Another idea is to put posters on the walls, but, interestingly, research has proven that these tend to be ignored, becoming just part of the wallpaper - seen, but not put into practice. It is much better if everyone is just instilled to not be reckless, that is, to not rush into situations without thinking about the possibility of accidents, and instilling this mindset is part of the job of the safety officer. Some other suggestions are ongoing first-aid training, and ‘no accident’ reward or star systems. These have had some success, but nothing beats a regular meeting, say once a month, in which the subject of safety is brought to the attention of everyone, and any outstanding issues related to this are thoroughly discussed.

Narrator: That is the end of section 2. You now have half a minute to check your answers. Now turn to section 3.

3. Section 3

Narrator: You will hear a conversation in a Continuing Education Institute Office. First, you have some time to look at questions 21 to 25. Now listen carefully and answer questions 21 to 25.

JEREMY: Welcome. My name is Jeremy Holtz.

WOMAN: Hello Jeremy. I was told to come to this office and ask about your continuing education program. I’m interested in taking classes and want to know more about the program.

JEREMY: Certainly. We have several different programs depending on your education goals and what are you doing now? For example, we have continuing education program for those who want to finish a degree or start a new one, and we also have a program for working adults.

WOMAN: Well, I’m working part-time now, and I’m interested in completing a degree in Business Administration. I am working at a hospital, you see, but I want to change my job, either work in hospital management or have my own business.

JEREMY: Okay, that sounds great. Many students in our program want to advance in their current careers or even change them. What kind of degree do you have now?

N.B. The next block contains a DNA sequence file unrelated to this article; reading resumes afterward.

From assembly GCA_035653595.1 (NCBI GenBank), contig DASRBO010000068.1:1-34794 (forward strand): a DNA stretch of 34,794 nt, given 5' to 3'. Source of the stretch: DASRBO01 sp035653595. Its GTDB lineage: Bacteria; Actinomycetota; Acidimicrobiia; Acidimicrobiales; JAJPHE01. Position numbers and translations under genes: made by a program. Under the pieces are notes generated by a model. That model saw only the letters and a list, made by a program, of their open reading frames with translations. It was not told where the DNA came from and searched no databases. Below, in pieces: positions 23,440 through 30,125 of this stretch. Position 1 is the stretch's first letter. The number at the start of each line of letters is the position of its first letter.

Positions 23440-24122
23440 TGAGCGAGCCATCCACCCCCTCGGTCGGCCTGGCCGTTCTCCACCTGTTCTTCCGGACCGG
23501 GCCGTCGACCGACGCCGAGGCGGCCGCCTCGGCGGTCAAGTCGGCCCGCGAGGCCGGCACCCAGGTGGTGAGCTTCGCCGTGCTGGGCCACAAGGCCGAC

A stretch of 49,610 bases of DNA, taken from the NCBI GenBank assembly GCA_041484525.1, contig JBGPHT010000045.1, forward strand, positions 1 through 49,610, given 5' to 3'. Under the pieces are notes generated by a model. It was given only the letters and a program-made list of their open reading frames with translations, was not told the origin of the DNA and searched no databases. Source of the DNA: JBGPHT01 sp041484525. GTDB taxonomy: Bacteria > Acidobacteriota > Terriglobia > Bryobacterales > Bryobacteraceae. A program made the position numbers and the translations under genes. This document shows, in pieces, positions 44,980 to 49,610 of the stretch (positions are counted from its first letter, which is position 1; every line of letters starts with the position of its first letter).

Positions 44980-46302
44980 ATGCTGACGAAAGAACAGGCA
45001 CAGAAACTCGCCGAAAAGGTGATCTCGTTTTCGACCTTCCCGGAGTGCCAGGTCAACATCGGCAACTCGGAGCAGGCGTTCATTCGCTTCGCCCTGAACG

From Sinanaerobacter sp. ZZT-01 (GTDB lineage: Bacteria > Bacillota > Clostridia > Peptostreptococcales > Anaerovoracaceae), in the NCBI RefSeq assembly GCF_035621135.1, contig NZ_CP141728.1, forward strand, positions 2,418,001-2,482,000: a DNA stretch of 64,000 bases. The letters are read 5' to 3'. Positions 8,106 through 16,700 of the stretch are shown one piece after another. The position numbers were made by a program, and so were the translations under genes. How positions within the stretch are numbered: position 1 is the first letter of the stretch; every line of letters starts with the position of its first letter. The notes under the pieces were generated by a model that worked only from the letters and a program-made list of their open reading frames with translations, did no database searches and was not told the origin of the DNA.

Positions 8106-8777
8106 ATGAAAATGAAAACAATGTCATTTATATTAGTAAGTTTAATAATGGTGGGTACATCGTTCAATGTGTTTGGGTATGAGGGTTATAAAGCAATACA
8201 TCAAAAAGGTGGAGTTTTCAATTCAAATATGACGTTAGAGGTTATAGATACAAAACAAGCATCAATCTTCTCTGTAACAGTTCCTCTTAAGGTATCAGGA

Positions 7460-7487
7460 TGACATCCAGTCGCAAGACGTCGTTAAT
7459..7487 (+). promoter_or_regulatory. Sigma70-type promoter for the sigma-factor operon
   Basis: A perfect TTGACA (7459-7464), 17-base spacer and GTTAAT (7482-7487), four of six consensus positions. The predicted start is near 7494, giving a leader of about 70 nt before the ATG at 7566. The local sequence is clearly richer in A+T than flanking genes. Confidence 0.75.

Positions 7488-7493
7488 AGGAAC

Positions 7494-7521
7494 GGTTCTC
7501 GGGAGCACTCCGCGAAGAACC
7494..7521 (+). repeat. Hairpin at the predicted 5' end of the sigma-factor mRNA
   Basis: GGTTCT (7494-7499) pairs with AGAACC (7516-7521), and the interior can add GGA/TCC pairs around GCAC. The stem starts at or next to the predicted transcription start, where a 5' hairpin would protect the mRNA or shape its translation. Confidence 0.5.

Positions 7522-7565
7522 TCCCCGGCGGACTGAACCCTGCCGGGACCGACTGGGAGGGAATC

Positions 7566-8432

WOMAN: I am a registered nurse with a two-year degree.

JEREMY: Great. First, we have to figure out when you want to take classes. We have satellite campuses all over the region. The ones at the city centre are accessible by public transportation but offer fewer course times. A car is the best way to attend classes at our satellite campuses in the suburbs, but they have more classrooms and therefore more courses.

WOMAN: Well, I have been saving up for a car, but I don’t have enough money to buy one yet. I think the city centre campus will be better.

JEREMY: Ok. Now we have to decide which program you want to register for. We have night courses where the classes generally run from 7:00 p.m to 10:00 p.m. Classes during these hours are usually once a week. There are also courses during the day that might work for you depending on your work schedule.

WOMAN: Well, like I said, I’m working part-time and unfortunately, I work during the evenings. You see I’m living at my parent's house right now. My father is quite ill actually, and since my mother works normal hours I take care of him during the day and my mom takes care of him in the evening when I work. The city centre campus doesn’t offer classes during the weekends?

JEREMY: No, the suburban one does, but unfortunately, there are no classes during that time at the city centre campus. You know, maybe the online courses will be better for you. Do you have access to the internet?

WOMAN: Yes, I have a computer at home.

JEREMY: That might be the best way for you then. It’s still a new program, we’re still working out the bugs, but it will allow you to work part-time, take care of your father, and take classes. The completion of your degree will probably take longer, however.

Narrator: Before you hear the rest of the conservation, you have some time to look at questions 26 to 30. Now listen and answer questions 26 to 30.

WOMAN: So, how exactly does it work? I am slightly nervous about studying again. It’s been years since I’ve been a student.